Avery W. Krouse (averypenguin) wrote in thequestionclub,
Avery W. Krouse

The Fallacy of Free Speech

Does it ever seem to you like the concept of "free speech" is a fallacy in current American society, especially as it pertains to matters of religion, ethics, and morals?

For example, I come from a conservative, Christian background. I've noticed that in a lot of popular culture and popular media, we're looked at as either cavemen or Klansmen. If I say I disagree with abortion, I'm considered unintellectual. If I disagree with homosexuality, I'm a bigot. If I disagree with lifestyle choices such as premarital sex or drug use, I'm judgmental. If I speak out about any of these subjects, I will meet with swift and vehement public rebuke.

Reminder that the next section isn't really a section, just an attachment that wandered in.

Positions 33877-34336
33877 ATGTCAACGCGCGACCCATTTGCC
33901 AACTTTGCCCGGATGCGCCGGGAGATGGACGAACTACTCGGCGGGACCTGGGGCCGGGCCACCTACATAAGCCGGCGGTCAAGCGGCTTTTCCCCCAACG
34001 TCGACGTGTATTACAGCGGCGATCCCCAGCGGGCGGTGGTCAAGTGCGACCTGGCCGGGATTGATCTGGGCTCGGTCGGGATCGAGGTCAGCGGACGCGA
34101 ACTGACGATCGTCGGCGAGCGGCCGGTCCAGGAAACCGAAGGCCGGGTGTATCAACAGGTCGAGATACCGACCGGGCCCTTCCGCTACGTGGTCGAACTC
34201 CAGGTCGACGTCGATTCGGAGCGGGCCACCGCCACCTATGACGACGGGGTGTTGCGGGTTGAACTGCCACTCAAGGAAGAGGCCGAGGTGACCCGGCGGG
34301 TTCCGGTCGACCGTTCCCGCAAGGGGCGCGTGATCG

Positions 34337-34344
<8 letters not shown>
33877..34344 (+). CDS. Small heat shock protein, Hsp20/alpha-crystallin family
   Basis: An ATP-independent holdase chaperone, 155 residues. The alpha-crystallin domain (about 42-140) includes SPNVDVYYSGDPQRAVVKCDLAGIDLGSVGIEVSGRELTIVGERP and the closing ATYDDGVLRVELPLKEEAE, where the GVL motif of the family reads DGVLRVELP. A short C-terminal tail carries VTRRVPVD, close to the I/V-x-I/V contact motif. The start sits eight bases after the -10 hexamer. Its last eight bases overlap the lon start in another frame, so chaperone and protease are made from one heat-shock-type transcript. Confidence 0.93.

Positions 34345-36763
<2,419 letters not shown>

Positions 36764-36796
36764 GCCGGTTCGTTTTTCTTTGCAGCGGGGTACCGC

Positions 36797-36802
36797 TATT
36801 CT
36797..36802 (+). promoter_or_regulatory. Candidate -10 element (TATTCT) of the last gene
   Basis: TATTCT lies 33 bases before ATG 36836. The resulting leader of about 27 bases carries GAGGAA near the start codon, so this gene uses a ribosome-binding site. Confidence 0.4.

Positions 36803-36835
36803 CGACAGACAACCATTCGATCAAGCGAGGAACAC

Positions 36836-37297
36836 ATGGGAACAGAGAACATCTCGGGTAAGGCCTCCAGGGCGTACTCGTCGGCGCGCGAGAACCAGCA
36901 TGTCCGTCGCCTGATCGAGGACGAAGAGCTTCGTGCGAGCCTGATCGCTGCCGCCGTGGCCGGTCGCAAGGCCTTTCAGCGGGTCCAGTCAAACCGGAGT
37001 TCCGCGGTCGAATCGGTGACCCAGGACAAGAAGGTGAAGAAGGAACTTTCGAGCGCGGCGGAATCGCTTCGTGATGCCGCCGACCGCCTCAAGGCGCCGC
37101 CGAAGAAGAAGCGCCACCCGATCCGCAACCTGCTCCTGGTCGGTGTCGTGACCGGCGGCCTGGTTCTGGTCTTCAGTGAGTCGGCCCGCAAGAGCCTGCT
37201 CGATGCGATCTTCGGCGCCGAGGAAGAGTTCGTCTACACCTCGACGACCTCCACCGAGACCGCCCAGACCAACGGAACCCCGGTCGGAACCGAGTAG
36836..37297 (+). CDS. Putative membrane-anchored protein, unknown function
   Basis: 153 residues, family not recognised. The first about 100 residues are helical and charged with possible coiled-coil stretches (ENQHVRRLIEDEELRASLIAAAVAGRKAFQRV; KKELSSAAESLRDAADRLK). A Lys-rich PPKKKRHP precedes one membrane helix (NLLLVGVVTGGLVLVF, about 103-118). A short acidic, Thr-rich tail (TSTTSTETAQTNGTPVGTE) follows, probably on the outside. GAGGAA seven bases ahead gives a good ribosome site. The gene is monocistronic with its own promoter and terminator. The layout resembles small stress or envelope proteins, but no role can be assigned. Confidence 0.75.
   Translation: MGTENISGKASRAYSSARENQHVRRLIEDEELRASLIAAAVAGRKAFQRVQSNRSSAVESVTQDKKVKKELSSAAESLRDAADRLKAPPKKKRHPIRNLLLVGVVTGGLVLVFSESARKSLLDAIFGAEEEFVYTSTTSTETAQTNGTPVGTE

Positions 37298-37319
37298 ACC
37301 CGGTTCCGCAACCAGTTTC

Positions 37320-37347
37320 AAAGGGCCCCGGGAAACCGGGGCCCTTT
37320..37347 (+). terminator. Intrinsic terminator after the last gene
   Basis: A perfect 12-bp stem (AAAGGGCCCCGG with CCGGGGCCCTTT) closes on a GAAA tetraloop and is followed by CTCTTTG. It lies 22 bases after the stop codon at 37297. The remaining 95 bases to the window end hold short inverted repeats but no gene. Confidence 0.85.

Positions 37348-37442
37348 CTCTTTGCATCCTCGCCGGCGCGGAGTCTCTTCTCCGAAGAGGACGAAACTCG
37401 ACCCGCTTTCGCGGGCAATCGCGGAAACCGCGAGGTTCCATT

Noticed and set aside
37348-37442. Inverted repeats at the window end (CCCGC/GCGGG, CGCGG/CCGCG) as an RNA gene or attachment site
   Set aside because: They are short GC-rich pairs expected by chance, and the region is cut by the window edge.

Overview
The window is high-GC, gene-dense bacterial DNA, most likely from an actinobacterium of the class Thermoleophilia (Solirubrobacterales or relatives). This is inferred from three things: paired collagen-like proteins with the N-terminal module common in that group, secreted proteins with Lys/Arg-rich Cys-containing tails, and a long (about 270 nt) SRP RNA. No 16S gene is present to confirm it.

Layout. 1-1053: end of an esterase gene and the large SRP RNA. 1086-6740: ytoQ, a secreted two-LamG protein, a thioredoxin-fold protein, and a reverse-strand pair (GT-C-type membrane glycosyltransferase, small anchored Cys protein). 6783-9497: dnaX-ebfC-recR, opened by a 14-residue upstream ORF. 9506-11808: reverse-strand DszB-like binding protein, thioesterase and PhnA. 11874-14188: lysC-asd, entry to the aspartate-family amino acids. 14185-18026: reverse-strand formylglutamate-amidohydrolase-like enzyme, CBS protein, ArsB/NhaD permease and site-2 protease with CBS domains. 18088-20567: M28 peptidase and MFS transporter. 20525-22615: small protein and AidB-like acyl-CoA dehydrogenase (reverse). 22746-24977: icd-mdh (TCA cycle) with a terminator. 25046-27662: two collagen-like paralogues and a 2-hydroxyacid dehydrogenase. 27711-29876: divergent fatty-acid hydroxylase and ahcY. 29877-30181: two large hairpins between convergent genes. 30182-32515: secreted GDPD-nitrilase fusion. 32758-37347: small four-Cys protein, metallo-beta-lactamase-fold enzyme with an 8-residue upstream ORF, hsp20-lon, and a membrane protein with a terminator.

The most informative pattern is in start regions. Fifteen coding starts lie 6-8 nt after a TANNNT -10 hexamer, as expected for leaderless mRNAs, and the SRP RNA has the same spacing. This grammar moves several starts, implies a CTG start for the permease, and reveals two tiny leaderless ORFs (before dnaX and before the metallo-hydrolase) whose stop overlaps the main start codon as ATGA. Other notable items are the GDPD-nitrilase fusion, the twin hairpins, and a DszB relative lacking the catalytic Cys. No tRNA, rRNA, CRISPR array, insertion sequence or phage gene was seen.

However, if someone was to proclaim the virtue of any of those things, I am expected to sit back and let them speak their mind because we in America have "free speech." I can't ask them to stop, I can't yell at them to go away because that means I'm treading on their right to free speech. Whereas I would be immediately attacked if I were to publicly state a traditional set of values. Do I lose my freedom speech so that someone else might have it?

Is not the same, then, true in the reverse of the above situations? There are many places in this country that if you dare speak of abortion or homosexuality in a positive light, you will be condemned and berated. If you even mention that there is no God or that evolution and the Big Bang are the correct theories, you will be scorned.

Where does the gap come from? Where does the line between opression of belief and freedom of speech blur? Why are some people allowed to disagree but not to be disagreed with?
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